Pausing on the NYC subway (photograph by Susan Sermoneta)

No one expects the intense velocity of New York City to stop for them. But human beings are known to short circuit without a moment of pause here and there to reflect. No matter your religious belief or method of practice, meditation can be an incredibly healing mind-body therapy. One just needs to find a place of their own to be still and breathe.

Maybe it is no surprise that a city notorious for never sleeping would also hold so many beautiful little tranquil spots of weary citizen asylum. But when millions of resourceful New Yorkers are seeking out a transcendental corner of their own, what aloneness can still be found out there? Here is a guide to finding secret, silent places of pause waiting for a contemplative soul to makes its way there for some solitude. 

Main Concourse, Barclays Center
620 Atlantic Ave, Brooklyn

screenshot from News12 Brooklyn

Tucked inside Brooklyn’s giant sports and music arena constructed over an MTA rail yard, is a 150-square-foot lavender room with walls proclaiming “Love” and “Joy.” This is the meditation room of Barclay’s Center, where there is mostly empty seating and always silence, so those seeking it can find the headspace they need and set some intentions before or after the game. 

346 Houston Street, betwwwn Avene C & D, East Village, Manhattan

photograph by Mat McDermott

This community garden hosts public art and culture events and celebrations, but it was created to offer a place of daily meditation to wandering souls of the East Village. Hours of le Petit Versailles in the East Village are 2 pm to 7 pm Thursday through Sunday. Enjoy all the botanical whimsy and creative landscaping on a breezy afternoon, and strings of twinkling lights in the evening. If you need inspiration, just soak up the history of social activism and art connected to the garden since its birth in 1996. 

44-19 Purves Street, Long Island City, Queens

photograph by Andrew Russeth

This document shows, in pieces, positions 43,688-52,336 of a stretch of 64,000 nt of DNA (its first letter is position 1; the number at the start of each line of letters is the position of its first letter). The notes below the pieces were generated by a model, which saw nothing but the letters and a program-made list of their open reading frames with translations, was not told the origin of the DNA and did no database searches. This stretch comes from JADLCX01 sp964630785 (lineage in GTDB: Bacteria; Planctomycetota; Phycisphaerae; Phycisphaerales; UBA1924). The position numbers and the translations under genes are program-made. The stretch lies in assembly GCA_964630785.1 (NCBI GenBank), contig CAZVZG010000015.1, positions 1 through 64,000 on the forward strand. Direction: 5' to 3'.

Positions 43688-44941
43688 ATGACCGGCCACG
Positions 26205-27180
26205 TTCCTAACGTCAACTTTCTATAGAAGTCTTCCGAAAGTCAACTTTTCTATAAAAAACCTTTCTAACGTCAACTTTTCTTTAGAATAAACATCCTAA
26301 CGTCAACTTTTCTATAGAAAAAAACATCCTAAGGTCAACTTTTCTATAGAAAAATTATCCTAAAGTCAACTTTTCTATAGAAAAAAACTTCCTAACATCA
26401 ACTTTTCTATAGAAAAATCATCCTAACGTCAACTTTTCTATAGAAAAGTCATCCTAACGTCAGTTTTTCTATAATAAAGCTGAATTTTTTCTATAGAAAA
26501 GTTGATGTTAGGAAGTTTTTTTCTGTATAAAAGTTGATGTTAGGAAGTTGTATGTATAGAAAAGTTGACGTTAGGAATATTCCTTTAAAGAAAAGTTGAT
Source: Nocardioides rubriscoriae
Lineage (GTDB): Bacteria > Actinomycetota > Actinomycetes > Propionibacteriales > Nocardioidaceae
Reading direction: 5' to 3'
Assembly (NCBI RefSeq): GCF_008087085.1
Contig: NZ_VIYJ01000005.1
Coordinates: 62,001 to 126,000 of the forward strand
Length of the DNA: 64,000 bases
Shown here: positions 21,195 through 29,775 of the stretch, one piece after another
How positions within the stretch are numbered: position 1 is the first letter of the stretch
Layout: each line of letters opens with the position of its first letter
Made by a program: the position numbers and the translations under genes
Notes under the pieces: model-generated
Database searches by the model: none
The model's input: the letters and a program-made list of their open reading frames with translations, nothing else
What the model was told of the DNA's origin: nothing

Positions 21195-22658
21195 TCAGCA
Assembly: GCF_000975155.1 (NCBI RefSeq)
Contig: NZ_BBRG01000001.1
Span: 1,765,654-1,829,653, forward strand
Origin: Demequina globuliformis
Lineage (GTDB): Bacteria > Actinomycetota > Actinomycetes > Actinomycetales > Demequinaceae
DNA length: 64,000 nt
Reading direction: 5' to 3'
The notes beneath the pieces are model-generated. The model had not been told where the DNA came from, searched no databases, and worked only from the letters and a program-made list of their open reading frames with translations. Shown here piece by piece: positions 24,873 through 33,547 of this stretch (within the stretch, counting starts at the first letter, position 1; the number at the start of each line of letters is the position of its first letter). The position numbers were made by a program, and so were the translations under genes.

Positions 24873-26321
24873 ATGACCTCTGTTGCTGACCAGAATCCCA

From 11 am to 6 pm, Thursday to Monday, for a suggested donation of $5, you can utilize this LIC waterfront gallery space of experimental sculpture art as a portal to your higher mind, through thought provoking exhibitions and general serenity of the minimalist space. Something to contemplate: According to the SculptureCenter’s website, its building on Purves Street in Long Island City was a former trolley repair shop. The building is a little hard to find, making it the perfect door to slip into for slipping away from the daily grind.

Secret observation spot
Amsterdam & 111th Street, Morningside Heights, Manhattan

photograph by Trish Mayo

There is a little sitting area off the beaten path at Amsterdam and 111th Street in Morningside Heights, from which you can sometimes get visits from the resident peacocks of Cathedral of St. John the Divine across the street. Contemplate their ancient symbolism of guidance and protection if you like. One beautiful white peacock, named “Phil” by groundskeepers, brings to mind the legend of Lord Sananda, the “white magician” and shaman who was accompanied and symbolized by a white peacock. For those looking for more mystical meditation, this might be your spot.

141 Wooster Street, Soho, Manhattan

photograph by timnyc

Walter De Maria’s “interior earth sculpture,” as described by the artist, puts the weight of the world in 3,600 square feet in Soho, where it is has been quietly contained since 1977, and open to the public and maintained by the Dia Art Foundation since 1980. The Earth Room is closed in summer, but reopens September 10, with hours from 12 to 3 pm and 3:30 to 6 pm, Wednesday through Sunday. There is no cost to find some clarity in the overview above the apartment filled with dirt, and take in the forest floor aroma.